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Polycystic lipomembranous osteodysplasia with sclerosing leukoencephalopathy(PLOSL)

MedGen UID:
387795
Concept ID:
C1857316
Congenital Abnormality; Disease or Syndrome
Synonyms: Brain-bone-fat disease; Dementia, prefrontal, with bone cysts; Dementia, progressive, with lipomembranous polycystic osteodysplasia; Nasu-Hakola disease; PLOSL; Presenile dementia with bone cysts; TREM2-Related Polycystic Lipomembranous Osteodysplasia with Sclerosing Leukoencephalopathy; TYROBP-Related Polycystic Lipomembranous Osteodysplasia with Sclerosing Leukoencephalopathy
Modes of inheritance:
Autosomal recessive inheritance
MedGen UID:
141025
Concept ID:
C0441748
Intellectual Product
Source: HPO
A mode of inheritance that is observed for traits related to a gene encoded on one of the autosomes (i.e., the human chromosomes 1-22) in which a trait manifests in homozygotes. In the context of medical genetics, autosomal recessive disorders manifest in homozygotes (with two copies of the mutant allele) or compound heterozygotes (whereby each copy of a gene has a distinct mutant allele).
SNOMED CT: Presenile dementia with bone cysts (702347001); PLOSL - polycystic lipomembranous osteodysplasia with sclerosing leukoencephalopathy (702347001); Nasu-Hakola disease (702347001); Polycystic lipomembranous osteodysplasia with sclerosing leukoencephalopathy (702347001)
 
Genes (locations): TREM2 (6p21.1); TYROBP (19q13.12)
OMIM®: 221770
Orphanet: ORPHA2770

Disease characteristics

Polycystic lipomembranous osteodysplasia with sclerosing leukoencephalopathy (PLOSL) is characterized by fractures (resulting from radiologically demonstrable polycystic osseous lesions), frontal lobe syndrome, and progressive presenile dementia beginning in the fourth decade. The clinical course of PLOSL can be divided into four stages: (1) The latent stage is characterized by normal early development. (2) The osseous stage (3rd decade of life) is characterized by pain and tenderness, mostly in ankles and feet, usually following strain or injury. Fractures are typically diagnosed several years later, most commonly in the bones of the extremities. (3) In the early neurologic stage (4th decade of life), a change of personality begins to develop insidiously. Affected individuals show a frontal lobe syndrome (loss of judgment, euphoria, loss of social inhibitions, disturbance of concentration, and lack of insight, libido, and motor persistence) leading to serious social problems. (4) The late neurologic stage is characterized by progressive dementia and loss of mobility. Death usually occurs before age 50 years. [from GeneReviews]
Authors:
Juha Paloneva  |  Taina Autti  |  Panu Hakola, et. al.   view full author information

Additional description

From GHR
Polycystic lipomembranous osteodysplasia with sclerosing leukoencephalopathy, commonly known as PLOSL, is a progressive disorder that affects the bones and brain. "Polycystic lipomembranous osteodysplasia" refers to cyst-like bone changes that can be seen on x-rays. "Sclerosing leukoencephalopathy" describes specific changes in the brain that are found in people with this disorder.The bone abnormalities associated with PLOSL usually become apparent in a person's twenties. In most affected individuals, pain and tenderness in the ankles and feet are the first symptoms of the disease. Several years later, broken bones (fractures) begin to occur frequently, particularly in bones of the ankles, feet, wrists, and hands. Bone pain and fractures are caused by thinning of the bones (osteoporosis) and cyst-like changes. These abnormalities weaken bones and make them more likely to break.The brain abnormalities characteristic of PLOSL typically appear in a person's thirties. Personality changes are among the first noticeable problems, followed by a loss of judgment, feelings of intense happiness (euphoria), a loss of inhibition, and poor concentration. These neurologic changes cause significant problems in an affected person's social and family life. As the disease progresses, it causes a severe decline in thinking and reasoning abilities (dementia). Affected people ultimately become unable to walk, speak, or care for themselves. People with this disease usually live only into their thirties or forties.  http://ghr.nlm.nih.gov/condition/polycystic-lipomembranous-osteodysplasia-with-sclerosing-leukoencephalopathy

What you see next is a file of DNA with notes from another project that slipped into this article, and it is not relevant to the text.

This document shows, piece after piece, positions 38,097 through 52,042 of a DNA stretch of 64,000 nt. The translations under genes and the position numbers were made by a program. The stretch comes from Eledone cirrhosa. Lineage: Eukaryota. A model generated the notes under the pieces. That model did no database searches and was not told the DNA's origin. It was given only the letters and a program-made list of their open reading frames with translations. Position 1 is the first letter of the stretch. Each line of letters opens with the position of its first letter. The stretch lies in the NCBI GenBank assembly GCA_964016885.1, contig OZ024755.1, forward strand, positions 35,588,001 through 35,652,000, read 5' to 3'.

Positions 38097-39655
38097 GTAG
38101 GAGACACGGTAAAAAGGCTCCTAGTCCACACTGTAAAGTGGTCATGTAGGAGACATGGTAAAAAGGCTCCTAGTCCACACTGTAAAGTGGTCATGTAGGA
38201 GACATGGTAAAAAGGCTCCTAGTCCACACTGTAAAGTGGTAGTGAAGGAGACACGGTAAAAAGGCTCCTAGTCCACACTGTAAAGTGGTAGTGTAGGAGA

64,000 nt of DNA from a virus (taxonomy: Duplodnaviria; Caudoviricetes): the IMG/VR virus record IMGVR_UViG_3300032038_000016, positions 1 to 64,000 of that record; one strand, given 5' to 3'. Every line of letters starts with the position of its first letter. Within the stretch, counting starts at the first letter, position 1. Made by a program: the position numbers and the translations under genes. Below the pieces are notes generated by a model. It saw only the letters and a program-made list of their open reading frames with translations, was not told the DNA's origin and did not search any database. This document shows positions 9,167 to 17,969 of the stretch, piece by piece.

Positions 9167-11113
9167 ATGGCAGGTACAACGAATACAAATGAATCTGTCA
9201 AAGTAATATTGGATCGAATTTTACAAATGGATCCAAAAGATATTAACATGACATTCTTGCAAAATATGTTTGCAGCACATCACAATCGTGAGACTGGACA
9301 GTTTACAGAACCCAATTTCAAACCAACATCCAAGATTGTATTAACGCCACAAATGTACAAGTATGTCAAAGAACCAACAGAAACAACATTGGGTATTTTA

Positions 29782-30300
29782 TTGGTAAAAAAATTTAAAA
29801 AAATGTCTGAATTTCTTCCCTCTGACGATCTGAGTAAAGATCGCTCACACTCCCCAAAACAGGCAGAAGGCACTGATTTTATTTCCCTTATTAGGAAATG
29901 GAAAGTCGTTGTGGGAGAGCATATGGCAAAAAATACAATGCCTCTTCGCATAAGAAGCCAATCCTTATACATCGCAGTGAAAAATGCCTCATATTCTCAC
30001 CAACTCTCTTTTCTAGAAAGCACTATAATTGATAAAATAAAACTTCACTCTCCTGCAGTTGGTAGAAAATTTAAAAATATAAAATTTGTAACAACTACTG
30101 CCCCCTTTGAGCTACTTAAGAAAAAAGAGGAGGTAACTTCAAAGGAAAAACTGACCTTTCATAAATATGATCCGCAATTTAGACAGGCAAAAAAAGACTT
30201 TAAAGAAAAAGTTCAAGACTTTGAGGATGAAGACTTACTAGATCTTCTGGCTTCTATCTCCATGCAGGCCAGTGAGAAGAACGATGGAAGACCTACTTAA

Clinical features

Acute leukemia
MedGen UID:
43225
Concept ID:
C0085669
Neoplastic Process
A rapidly progressing cancer that starts in blood-forming tissue such as the bone marrow, and causes large numbers of white blood cells to be produced and enter the blood stream.
Oculomotor apraxia
MedGen UID:
483686
Concept ID:
C3489733
Disease or Syndrome
Ocular motor apraxia is a deficiency in voluntary, horizontal, lateral, fast eye movements (saccades) with retention of slow pursuit movements. The inability to follow objects visually is often compensated by head movements. There may be decreased smooth pursuit, and cancellation of the vestibulo-ocular reflex.
Acute leukemia
MedGen UID:
43225
Concept ID:
C0085669
Neoplastic Process
A rapidly progressing cancer that starts in blood-forming tissue such as the bone marrow, and causes large numbers of white blood cells to be produced and enter the blood stream.
Urinary incontinence
MedGen UID:
22579
Concept ID:
C0042024
Finding